Nearly 60 percent of Japanese agreed with the idea of their country offering logistical support to the US if the US had to assist Taiwan militarily in a showdown with China, according to the results of a Japanese poll released yesterday.
In the survey conducted by the Japanese Asahi Shimbun daily on Dec. 4 and Dec. 5, 57 percent of the 3,000 respondents said Japan’s self-defense forces should provide transportation and other logistical support to the US military if war were to break out in the Taiwan Strait.
Only 30 percent of respondents opposed the idea.
In a parallel poll conducted in the US by Harris Interactive for the newspaper from Dec. 2 to Dec. 6, for the same question, 65 percent of the 1,009 respondents said Japanese self-defense forces should assist the US logistically, while 23 percent said there was no such need.
The Asahi survey in Japan also found that an increasing number of Japanese feel that China’s military poses a threat to their country. About 32 percent of respondents felt that way in this year’s poll, up from 13 percent in 2005 and 8 percent in 2001.
North Korea was perceived as Japan’s biggest military threat, with almost half (49 percent) of the respondents citing it as such.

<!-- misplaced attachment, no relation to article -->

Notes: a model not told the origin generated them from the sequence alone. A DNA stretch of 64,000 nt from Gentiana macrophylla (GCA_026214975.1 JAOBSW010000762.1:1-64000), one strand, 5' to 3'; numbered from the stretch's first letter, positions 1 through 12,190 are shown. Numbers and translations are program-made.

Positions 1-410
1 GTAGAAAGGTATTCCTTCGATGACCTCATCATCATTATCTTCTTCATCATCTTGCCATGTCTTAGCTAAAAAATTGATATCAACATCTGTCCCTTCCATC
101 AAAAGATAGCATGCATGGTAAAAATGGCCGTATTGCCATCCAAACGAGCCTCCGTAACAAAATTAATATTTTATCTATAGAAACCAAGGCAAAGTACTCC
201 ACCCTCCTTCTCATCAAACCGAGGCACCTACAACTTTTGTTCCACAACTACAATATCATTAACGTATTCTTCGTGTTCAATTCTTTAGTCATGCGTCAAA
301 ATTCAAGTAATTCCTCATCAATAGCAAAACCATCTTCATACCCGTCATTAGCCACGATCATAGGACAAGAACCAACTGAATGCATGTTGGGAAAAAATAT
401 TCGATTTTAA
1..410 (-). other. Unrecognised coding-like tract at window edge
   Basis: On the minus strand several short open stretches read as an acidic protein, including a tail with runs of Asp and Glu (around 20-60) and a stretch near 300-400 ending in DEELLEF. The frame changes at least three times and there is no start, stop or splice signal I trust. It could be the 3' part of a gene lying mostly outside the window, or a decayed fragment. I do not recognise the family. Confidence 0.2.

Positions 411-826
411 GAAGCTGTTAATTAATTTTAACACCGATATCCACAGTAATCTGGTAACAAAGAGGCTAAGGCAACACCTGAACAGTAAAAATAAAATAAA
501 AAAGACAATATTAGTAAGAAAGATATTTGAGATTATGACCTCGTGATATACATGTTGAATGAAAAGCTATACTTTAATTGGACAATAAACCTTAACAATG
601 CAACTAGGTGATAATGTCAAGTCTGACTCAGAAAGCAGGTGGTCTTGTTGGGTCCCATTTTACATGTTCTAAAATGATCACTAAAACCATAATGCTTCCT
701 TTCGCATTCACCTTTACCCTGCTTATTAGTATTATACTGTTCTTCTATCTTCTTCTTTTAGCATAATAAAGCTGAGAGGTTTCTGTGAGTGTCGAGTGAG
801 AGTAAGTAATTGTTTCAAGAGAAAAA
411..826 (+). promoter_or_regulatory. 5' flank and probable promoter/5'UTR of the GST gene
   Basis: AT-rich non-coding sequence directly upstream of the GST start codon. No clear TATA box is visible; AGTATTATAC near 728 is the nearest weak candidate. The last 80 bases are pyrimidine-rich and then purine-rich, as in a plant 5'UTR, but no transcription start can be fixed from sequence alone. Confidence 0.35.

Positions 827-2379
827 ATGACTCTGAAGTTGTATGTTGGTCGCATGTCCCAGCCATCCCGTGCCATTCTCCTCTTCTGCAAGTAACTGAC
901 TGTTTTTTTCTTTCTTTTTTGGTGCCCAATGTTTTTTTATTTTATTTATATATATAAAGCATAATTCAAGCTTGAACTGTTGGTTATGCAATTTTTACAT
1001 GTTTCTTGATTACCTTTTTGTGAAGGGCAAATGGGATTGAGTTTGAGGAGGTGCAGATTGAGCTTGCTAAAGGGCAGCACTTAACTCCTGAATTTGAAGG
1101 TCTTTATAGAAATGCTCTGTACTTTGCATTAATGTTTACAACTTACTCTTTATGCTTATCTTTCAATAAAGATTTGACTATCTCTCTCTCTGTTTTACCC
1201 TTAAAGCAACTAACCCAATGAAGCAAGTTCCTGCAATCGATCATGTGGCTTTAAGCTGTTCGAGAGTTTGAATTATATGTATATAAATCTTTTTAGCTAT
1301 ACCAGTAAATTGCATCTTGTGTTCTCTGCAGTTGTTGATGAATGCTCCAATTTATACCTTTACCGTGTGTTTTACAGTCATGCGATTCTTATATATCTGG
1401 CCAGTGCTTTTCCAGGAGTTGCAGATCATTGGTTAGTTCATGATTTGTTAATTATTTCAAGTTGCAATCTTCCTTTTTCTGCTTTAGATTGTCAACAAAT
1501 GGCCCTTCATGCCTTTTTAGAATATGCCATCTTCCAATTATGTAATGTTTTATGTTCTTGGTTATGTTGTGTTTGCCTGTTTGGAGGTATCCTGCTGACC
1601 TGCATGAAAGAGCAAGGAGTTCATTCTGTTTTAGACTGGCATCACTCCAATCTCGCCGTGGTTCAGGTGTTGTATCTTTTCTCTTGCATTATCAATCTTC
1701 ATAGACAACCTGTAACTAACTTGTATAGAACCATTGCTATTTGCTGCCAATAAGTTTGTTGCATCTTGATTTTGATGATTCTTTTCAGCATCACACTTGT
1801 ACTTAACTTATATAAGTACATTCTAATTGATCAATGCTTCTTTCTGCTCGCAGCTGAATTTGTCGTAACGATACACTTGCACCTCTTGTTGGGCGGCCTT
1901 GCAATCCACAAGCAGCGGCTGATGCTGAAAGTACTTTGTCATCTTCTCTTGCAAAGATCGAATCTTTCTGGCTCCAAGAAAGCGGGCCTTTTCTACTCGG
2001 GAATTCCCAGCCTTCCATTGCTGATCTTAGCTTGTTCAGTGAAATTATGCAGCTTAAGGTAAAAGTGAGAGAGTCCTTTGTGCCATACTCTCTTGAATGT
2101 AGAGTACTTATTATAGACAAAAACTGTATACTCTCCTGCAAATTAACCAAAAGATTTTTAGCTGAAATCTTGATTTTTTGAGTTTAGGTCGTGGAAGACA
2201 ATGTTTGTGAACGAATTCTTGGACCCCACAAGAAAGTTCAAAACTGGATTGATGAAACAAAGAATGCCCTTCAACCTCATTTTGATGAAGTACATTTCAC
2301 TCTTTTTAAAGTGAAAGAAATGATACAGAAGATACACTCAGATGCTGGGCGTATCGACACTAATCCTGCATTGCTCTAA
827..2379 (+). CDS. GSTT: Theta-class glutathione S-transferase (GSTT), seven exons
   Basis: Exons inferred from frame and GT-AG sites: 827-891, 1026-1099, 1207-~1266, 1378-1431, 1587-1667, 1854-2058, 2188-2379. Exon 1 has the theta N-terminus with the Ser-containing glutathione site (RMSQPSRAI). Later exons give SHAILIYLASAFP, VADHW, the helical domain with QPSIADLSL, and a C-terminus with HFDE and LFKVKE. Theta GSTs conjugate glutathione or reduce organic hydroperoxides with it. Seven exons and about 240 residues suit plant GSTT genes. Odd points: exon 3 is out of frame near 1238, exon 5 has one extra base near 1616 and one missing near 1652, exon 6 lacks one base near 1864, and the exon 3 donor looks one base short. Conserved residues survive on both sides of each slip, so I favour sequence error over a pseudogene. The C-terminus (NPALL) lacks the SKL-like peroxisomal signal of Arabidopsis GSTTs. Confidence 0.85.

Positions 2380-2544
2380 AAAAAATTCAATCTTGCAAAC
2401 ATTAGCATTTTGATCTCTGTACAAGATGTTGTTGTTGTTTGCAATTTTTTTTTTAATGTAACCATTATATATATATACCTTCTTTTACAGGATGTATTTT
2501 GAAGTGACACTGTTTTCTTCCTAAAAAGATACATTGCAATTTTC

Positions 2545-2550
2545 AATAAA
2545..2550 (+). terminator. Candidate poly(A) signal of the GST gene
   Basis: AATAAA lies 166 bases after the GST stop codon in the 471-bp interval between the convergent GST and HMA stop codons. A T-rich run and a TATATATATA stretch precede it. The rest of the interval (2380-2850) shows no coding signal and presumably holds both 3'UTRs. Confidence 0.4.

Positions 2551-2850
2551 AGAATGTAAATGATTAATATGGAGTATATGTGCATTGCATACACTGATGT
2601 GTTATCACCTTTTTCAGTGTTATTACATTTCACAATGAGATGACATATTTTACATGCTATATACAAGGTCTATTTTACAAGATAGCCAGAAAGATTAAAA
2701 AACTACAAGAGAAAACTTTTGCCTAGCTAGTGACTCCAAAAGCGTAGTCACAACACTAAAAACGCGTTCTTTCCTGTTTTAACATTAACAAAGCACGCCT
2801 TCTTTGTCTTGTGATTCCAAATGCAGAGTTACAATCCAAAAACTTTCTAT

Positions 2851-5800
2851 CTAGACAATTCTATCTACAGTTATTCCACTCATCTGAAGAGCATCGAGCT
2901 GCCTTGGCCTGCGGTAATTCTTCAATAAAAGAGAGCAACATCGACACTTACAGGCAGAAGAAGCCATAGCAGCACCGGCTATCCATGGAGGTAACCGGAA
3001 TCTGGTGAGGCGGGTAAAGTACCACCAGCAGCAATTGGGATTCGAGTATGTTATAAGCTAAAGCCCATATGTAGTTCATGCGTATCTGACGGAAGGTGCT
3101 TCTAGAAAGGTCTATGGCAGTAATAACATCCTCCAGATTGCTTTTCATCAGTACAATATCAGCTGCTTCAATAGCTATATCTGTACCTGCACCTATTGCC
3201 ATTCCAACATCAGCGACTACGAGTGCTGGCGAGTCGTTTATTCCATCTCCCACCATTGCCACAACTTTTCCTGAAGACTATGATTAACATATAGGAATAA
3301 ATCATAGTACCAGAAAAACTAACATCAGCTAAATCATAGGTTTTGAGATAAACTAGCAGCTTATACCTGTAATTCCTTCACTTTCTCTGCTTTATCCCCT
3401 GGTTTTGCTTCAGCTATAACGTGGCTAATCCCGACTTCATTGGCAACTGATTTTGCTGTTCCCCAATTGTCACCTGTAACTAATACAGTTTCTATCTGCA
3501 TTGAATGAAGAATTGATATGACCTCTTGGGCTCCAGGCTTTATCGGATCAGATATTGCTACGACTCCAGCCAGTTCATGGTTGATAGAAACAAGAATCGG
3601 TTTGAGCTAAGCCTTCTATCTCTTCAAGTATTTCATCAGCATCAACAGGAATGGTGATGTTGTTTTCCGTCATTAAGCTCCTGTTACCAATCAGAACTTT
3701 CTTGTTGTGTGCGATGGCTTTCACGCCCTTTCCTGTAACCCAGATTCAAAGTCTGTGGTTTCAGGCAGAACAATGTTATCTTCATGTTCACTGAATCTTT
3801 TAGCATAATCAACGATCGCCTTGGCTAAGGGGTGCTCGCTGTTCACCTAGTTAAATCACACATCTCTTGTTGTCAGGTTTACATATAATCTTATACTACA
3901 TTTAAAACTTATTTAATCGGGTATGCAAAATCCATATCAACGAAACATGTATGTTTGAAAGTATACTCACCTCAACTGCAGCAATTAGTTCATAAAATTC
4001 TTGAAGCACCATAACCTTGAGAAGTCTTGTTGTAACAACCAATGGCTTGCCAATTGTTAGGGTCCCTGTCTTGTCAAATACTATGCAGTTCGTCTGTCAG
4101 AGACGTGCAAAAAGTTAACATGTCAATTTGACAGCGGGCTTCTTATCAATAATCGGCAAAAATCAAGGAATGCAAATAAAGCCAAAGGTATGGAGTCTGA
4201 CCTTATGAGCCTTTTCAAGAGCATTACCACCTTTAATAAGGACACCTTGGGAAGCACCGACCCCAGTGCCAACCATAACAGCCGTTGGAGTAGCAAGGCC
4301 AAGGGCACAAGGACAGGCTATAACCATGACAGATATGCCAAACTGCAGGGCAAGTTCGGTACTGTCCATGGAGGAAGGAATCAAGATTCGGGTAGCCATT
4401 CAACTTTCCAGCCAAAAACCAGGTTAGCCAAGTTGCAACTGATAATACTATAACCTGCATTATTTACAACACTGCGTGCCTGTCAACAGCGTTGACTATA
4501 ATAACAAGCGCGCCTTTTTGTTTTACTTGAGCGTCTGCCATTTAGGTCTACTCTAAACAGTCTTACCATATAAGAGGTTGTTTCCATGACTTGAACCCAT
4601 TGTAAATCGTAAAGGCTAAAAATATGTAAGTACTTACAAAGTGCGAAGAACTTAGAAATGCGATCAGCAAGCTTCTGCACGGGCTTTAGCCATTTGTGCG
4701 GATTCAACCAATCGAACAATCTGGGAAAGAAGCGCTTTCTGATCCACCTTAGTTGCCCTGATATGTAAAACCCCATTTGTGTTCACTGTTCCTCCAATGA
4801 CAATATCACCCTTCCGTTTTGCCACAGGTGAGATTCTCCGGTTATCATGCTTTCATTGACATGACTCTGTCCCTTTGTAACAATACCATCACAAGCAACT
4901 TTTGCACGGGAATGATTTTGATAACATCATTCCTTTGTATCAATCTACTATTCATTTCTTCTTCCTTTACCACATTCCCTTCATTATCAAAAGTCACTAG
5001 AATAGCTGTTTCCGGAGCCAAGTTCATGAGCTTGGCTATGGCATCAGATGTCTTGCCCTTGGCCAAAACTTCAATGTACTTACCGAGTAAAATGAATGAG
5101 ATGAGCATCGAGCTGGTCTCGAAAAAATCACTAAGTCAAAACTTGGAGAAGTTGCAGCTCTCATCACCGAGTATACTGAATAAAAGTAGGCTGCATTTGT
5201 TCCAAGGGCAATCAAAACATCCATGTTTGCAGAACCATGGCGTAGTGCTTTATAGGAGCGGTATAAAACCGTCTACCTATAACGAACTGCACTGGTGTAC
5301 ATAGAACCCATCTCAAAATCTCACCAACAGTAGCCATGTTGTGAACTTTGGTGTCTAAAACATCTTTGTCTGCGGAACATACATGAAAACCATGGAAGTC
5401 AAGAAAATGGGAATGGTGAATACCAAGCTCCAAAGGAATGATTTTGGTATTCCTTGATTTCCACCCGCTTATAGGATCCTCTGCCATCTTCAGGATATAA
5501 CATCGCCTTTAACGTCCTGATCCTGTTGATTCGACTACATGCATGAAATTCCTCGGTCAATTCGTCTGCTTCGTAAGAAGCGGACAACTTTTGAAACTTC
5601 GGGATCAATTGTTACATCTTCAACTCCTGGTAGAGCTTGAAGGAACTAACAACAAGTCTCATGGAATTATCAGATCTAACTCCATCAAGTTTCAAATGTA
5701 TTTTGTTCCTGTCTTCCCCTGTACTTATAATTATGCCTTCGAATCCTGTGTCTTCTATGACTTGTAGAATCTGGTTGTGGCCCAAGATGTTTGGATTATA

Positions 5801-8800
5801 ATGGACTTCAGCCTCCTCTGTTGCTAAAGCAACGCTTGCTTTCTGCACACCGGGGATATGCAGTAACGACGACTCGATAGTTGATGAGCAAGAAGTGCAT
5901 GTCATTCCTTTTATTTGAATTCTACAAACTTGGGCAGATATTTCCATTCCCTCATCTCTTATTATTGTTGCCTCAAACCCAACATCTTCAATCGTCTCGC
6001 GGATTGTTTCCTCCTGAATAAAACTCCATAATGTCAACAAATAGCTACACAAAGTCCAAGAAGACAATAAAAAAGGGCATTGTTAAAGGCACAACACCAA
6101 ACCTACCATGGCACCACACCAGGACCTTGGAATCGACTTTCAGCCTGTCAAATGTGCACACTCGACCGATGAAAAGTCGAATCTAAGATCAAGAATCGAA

About 72 percent of the Japanese respondents felt Japan should strengthen cooperation with the US, and 61 percent of the Americans felt their country should do the same with Japan, according to the surveys.
The polls also found that 51 percent of the Japanese respondents and 55 percent of the Americans surveyed thought their countries should beef up cooperation with China.
On which country is more -important to the Japanese — China or the US — more than two-thirds (68 percent) of Japanese said the US, compared with a mere 15 percent who pointed to China.
However, when Americans were asked which country was more important to them, half of the US respondents named China and only 33 percent said Japan.
As many as 78 percent of Japanese respondents said the -Japan-US security treaty should be maintained and 68 percent of the Americans agreed.
With China boosting its military capability, 48 percent of those surveyed in Japan said their country should increase its military presence in its southwestern islands to respond to the threat, while 36 percent opposed the suggestion.